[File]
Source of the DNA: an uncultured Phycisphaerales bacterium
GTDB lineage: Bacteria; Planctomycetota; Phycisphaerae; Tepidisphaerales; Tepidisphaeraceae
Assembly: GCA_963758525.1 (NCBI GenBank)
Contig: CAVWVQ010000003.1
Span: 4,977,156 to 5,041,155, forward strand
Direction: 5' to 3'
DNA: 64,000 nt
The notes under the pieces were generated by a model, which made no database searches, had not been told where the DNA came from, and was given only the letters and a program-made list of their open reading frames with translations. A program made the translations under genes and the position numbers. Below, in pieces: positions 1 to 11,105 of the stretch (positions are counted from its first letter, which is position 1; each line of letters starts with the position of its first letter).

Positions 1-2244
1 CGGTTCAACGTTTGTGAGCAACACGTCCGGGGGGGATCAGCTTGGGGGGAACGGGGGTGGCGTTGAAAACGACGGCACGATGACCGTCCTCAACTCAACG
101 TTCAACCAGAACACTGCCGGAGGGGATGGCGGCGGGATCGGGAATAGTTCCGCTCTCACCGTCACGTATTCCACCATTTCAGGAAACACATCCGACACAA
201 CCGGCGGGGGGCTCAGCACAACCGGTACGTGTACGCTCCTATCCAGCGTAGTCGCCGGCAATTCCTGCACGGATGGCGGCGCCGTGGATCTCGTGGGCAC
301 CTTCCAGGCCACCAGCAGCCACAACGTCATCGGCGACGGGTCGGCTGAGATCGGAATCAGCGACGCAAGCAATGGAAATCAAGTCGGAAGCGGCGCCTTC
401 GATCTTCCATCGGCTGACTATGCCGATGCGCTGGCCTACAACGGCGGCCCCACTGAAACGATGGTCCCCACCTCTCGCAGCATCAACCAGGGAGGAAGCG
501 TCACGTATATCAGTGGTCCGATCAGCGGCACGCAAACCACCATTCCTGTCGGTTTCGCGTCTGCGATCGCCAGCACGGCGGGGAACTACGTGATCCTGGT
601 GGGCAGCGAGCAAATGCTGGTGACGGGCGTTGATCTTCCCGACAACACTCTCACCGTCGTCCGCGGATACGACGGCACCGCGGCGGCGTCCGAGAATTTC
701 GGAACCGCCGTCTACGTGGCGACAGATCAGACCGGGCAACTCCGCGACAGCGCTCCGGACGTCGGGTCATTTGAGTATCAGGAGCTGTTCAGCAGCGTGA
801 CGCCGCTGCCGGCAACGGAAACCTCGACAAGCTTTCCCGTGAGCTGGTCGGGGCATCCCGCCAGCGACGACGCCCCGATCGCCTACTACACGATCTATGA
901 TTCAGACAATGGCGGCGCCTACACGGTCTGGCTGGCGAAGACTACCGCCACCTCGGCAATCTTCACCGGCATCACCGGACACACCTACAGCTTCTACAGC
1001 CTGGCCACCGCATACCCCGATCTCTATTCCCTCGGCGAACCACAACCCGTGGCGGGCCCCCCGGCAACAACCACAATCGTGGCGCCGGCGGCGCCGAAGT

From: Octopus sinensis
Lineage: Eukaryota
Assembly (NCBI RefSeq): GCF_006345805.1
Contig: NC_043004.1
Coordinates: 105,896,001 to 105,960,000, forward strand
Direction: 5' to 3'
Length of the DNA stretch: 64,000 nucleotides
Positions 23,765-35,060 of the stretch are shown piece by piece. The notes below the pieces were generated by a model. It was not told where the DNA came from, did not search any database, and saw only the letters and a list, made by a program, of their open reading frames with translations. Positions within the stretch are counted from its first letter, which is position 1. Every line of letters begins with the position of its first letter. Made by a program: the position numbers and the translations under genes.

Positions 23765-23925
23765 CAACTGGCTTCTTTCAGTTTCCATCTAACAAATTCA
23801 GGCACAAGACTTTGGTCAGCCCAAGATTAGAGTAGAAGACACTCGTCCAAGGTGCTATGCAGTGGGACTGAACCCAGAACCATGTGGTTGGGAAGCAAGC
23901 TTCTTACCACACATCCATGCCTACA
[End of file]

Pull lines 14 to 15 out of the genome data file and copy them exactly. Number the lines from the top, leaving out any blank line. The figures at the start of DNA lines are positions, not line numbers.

401 GATCTTCCATCGGCTGACTATGCCGATGCGCTGGCCTACAACGGCGGCCCCACTGAAACGATGGTCCCCACCTCTCGCAGCATCAACCAGGGAGGAAGCG
501 TCACGTATATCAGTGGTCCGATCAGCGGCACGCAAACCACCATTCCTGTCGGTTTCGCGTCTGCGATCGCCAGCACGGCGGGGAACTACGTGATCCTGGT